According to the Karnataka government, its February notification was an “innocuous” order that directed recognised educational institutions to prescribe uniforms, following which some colleges, including the PU College in Udupi which turned out to be the epicentre of the original protests seeking to wear the hijab, chose to ban it.

“The February government order (GO) was clear that the State will not prescribe anything but the institutions had to prescribe uniforms for their students. Some institutions chose to ban hijab. The government did not say `you wear a hijab or not wear it’. We left it to educational institutions and their orders have not been challenged before any court,” the state’s Advocate General Prabhuling K Navadgi submitted.

Asked by the bench to take a stand whether the State wants hijab banned or not, Navadagi replied that the state has left it to college development committees to take a call. “There is no prohibition of the state. The college development committees are entrusted to take a call. Some institutions banned it and some others chose to remain silent. There must be some institutions run by Islamic organisations which still allow hijab,” added the Advocate General.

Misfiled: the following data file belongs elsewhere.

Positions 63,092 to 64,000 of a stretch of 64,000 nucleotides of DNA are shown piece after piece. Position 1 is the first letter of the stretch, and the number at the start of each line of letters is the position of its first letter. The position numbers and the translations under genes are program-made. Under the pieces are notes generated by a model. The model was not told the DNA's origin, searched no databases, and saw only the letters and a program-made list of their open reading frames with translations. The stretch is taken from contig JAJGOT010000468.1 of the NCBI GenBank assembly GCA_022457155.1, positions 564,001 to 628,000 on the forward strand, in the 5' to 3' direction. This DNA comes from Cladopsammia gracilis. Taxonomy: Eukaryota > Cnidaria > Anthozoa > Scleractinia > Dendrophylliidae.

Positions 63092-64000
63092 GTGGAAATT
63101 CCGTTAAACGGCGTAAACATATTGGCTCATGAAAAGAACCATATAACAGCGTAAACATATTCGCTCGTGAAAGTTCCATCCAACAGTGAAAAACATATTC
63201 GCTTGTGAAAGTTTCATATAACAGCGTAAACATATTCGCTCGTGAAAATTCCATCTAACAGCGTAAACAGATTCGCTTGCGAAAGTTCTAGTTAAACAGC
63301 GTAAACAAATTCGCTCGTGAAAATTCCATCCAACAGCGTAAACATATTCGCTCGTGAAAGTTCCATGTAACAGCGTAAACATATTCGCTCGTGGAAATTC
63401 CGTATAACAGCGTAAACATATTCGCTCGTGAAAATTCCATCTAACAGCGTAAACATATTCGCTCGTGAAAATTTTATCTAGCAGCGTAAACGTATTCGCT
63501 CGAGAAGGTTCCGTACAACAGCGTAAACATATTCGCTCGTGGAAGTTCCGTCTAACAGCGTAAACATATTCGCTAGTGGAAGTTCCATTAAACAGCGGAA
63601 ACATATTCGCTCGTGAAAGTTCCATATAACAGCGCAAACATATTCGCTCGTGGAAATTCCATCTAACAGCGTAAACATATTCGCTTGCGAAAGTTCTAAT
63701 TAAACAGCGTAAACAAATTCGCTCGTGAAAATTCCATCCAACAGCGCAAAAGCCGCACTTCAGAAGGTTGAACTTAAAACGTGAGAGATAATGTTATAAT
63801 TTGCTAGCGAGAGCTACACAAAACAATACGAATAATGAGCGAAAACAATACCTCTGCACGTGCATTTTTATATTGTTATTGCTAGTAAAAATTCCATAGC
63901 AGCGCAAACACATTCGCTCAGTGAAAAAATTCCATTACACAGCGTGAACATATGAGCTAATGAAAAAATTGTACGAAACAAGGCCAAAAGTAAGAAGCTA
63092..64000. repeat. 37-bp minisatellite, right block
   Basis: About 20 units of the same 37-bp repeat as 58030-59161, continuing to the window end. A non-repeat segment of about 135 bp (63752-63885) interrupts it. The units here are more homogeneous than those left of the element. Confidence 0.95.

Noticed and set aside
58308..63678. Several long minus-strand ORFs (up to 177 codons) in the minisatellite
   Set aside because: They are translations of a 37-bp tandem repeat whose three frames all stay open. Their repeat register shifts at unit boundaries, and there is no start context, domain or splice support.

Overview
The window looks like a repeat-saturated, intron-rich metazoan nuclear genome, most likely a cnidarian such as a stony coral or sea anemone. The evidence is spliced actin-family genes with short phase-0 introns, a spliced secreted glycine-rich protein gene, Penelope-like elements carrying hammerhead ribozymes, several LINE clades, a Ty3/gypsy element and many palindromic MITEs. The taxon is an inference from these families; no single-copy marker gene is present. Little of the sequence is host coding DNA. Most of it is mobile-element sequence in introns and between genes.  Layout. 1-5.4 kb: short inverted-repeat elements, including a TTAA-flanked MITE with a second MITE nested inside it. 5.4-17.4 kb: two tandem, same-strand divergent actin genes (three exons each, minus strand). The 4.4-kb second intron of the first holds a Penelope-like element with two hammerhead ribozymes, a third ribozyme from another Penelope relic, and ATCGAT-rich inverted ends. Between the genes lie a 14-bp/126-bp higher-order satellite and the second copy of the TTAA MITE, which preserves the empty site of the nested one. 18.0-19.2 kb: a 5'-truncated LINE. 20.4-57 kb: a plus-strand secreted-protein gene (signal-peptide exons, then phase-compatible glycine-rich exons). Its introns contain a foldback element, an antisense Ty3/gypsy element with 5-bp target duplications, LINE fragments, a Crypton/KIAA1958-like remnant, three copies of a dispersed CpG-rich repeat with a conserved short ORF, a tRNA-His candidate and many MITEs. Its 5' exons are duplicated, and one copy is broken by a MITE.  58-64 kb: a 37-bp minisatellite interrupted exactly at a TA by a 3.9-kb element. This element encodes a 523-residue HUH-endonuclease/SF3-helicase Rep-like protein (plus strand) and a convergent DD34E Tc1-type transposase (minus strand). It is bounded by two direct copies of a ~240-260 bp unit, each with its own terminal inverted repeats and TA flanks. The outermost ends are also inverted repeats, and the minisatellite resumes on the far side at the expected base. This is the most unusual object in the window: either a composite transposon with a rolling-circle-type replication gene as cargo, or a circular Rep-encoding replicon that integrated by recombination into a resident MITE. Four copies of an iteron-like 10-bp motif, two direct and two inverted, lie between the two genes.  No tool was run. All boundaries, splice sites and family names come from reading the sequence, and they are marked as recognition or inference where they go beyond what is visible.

The court on Monday heard preliminary submissions from both sides on a clutch of 23 petitions against the March 15 judgment by the Karnataka high court, which held that wearing of hijab by Muslim women does not form a part of essential religious practice in Islam and that the state government is authorised to prescribe uniforms in its educational institutions. The petitioners include girl students, women right groups, lawyers, activists and Islamic bodies.

While solicitor general Tushar Mehta, additional solicitor general KM Nataraj and Navadagi appeared for the Karnataka government, senior advocates Rajeev Dhavan, Yusuf Muchhala, Dushyant Dave, Sanjay Hegde and Devadatt Kamat represented the petitioners.

Earlier in the day, the court turned down Dave’s request to adjourn the hearing, on the grounds that the matter required elaborate arguments. The court posted the hearing after 2 pm and heard it till around 4 pm.

Hegde began his arguments before the bench with a proposition that the state government lacked the authority to prescribe uniforms or direct institutions to do so. He added that even if the state was held to be authorised to do so, wearing the hijab was just an addition to the uniform and young women could not be deprived of their right to access education solely on this ground.